August 19, 2015
For the time being, snap elections is the worst case scenario for most members of the Greek government, the opposition, the business world. The biggest part of the electorate is hugely disappointed with the performance of the Greek government so far (i.e. see nationwide poll of Bridging Europe), especially after the government capitulated to the demands of the creditors and agreed on a third bailout deal on July 12. Nonetheless, PM Tsipras close entourage is strongly suggesting for this option for a number of reasons.
1. The Greek opposition is distorted and electorally weak
Front opposition New Democracy and the other two pro-European parties, The River and PASOK, cannot capitalize on Syriza’s internal rupture after the decision to adopt a new rescue package as all three have voted in favor of a third bailout. In addition to that, New Democracy and PASOK, while having overcome leadership issues, have been blamed for their incapacity to bring about structural reforms in Greece during the past five years and have lost credibility and trust. Leading figures of the three political parties call for reshuffle in order to widen the current support to PM Tsipras and jump in the government without passing though elections.
2. The Left Platform does not have time to become independent party
Syriza’s dissenters are mostly gathered around the Left Platform led by former Minister Panayiotis Lafazanis. Their appeal and influence inside the party is growing more and more and it is expected that if extraordinary Congress is held, Tsipras team would lose significant support, and then a leadership issue would rise. Snap elections in late September or beginning of October do not leave time for the Platform to re-organize its committees and step down as independent party. Therefore, whatever their electoral strength might be, it would be split towards other minor parties and formations of extreme Left, like ANTARSYA or Plan B, the political movement of former Syriza leader Alekos Alavanos.
3. Snap elections leave PM Tsipras free of Syriza’s internal imbalances
The Greek law is clear on snap elections that are held before 18 months have been passed since the last elections. Last elections were held in January 2015, so if there is a new round in September or October, PM Tsipras has room for political maneuver as he is obliged to build a list for his party candidate MPs, leaving outside the play all dissenters, like Lafazanis, Konstantopoulou or Varoufakis. This gives him a great advantage to finish up with all these current MPs that are pulling the carpet below his feet since he decided to agree on a new bailout deal and to choose those MPs that strongly support him as well as other politicians or members of the party that during these turbulent couple of months are lobbying in favor of his decisions.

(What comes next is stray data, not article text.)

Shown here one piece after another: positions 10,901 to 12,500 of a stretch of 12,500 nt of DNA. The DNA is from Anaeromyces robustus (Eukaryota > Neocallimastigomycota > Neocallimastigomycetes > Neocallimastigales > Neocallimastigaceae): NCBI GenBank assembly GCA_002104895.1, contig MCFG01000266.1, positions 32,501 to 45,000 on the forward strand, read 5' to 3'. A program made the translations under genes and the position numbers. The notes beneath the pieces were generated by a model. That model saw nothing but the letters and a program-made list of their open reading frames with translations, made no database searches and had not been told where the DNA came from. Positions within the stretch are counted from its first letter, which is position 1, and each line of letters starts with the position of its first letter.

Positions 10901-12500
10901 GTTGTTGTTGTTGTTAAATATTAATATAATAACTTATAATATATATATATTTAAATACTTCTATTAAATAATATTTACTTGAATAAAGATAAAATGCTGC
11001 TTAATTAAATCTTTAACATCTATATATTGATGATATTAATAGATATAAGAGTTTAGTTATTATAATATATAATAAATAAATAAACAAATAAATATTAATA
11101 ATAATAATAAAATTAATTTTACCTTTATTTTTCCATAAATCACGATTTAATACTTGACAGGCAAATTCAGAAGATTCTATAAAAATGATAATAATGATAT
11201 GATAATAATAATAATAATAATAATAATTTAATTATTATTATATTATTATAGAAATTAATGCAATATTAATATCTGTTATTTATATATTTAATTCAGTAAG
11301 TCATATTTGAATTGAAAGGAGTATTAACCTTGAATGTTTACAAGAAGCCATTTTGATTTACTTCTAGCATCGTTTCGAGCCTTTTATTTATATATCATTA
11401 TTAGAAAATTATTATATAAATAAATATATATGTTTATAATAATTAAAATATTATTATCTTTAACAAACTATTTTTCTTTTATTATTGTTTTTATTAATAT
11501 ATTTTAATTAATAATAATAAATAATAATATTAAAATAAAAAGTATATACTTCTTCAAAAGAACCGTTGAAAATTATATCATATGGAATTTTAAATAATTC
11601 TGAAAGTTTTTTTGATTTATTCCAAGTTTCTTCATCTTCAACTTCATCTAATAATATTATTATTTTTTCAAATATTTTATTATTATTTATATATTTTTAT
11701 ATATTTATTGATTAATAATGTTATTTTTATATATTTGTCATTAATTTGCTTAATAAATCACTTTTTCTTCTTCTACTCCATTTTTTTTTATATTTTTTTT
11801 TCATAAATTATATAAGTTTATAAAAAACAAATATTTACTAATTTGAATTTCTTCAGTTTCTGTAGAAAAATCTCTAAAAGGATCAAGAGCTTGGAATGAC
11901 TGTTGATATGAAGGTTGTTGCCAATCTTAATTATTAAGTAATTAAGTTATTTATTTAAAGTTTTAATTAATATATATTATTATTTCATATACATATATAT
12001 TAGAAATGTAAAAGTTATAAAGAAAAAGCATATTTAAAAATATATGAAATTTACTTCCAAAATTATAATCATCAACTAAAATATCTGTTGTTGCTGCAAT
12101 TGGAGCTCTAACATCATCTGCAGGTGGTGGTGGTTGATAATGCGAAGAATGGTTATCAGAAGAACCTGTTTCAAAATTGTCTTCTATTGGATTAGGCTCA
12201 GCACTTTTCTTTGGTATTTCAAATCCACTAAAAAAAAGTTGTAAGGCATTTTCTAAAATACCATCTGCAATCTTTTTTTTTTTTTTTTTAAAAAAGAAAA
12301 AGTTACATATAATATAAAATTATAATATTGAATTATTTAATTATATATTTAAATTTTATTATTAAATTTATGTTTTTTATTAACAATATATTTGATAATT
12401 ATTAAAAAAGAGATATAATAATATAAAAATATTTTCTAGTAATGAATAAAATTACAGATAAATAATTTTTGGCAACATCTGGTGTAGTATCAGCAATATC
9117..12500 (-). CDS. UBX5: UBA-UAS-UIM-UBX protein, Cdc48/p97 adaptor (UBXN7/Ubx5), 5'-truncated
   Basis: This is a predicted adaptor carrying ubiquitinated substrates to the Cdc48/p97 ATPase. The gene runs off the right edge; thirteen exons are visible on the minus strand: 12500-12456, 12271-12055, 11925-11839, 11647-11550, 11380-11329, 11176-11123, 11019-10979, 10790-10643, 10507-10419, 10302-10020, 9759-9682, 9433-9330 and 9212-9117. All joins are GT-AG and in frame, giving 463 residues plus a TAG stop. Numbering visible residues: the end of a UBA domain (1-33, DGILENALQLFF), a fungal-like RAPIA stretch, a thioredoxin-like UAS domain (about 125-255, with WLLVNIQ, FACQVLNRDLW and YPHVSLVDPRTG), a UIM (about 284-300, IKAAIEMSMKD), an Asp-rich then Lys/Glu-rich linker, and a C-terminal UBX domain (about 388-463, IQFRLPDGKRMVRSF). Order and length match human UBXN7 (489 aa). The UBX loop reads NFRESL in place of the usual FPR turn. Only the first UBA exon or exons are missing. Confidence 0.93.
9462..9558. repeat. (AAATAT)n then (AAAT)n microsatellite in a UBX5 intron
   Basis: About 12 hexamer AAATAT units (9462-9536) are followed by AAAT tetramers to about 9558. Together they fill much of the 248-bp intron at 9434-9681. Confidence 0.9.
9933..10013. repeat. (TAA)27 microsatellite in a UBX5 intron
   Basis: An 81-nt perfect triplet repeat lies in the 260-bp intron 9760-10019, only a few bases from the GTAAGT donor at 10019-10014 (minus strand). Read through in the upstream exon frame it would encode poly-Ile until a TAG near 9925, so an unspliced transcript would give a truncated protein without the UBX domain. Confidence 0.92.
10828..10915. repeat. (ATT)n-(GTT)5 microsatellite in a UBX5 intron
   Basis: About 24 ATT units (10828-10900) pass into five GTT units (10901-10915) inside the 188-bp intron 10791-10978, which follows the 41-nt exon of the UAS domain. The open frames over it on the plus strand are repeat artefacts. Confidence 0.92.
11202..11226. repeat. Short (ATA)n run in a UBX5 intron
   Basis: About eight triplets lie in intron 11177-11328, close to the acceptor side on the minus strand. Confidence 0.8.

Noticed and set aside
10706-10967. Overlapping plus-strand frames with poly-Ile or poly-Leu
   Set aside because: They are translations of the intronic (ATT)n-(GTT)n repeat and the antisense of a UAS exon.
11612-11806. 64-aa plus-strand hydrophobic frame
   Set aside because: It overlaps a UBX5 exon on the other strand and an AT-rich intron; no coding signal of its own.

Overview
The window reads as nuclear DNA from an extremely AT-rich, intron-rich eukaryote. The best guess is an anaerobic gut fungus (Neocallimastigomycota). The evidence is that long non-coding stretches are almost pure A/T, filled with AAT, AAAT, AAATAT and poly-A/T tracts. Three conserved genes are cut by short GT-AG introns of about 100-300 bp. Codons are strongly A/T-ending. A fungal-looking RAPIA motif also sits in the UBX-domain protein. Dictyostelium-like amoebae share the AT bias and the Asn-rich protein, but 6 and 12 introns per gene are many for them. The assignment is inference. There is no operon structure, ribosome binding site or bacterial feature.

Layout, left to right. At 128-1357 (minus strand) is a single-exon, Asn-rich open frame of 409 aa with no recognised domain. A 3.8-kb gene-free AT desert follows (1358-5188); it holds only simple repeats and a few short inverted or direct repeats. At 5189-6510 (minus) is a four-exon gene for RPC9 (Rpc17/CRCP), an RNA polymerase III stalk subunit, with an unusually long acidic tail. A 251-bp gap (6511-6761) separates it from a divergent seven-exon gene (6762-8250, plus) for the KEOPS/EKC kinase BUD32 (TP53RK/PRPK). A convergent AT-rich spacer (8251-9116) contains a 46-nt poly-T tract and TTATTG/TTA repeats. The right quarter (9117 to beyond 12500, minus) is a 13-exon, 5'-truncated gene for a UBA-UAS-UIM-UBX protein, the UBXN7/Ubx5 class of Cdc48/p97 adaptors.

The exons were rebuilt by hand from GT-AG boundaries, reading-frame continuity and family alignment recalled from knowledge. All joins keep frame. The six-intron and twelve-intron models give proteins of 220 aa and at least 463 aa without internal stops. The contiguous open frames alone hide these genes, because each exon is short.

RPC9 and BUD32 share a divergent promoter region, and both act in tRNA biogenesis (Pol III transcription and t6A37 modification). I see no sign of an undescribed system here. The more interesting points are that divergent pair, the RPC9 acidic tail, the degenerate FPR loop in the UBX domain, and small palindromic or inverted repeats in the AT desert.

4. PM Tsipras counts on endorsement by most of systemic media
Prime Minister is fully aware that he enjoys support from systemic media for two major reasons: the first is that he delays to finish up things with the corrupted media landscape in Greece, leaving untouched media tycoons that all along during the previous months, even before January elections, were fiercely criticizing him and his government; the second is that he wants support from them to build on its popularity among the Greek society and build on the narrative of a young leader that he is willing to work hard to pull the country out of recession. In addition to that, he is also counting on debt discussions to kick-start in October as the ultimate proof that his government really achieved to bring this hot issue in the main negotiation table.
5. PM Tsipras knows that disappointment against his government will soon grow
Now it is the sun-and-beach mode for Greece and most of the people have left concerns aside. Beginning from September, and the first, additional wage and pension cuts, social grievance is about to grow. Meanwhile, the market is already heavily squeezed by capital controls and a mounting distrust over the banking sector. Increase of VAT to 23% is already leaving its marks on the consumption side, and it is certain that lower income along with further taxation of goods will create a tumultuous mix. From that point onwards, PM’s popularity will start dwindling fastly and he will no longer be able to have the upper hand and define any strategic move with the ease he is doing it right now.
To contact the author Dimitris Rapidis:
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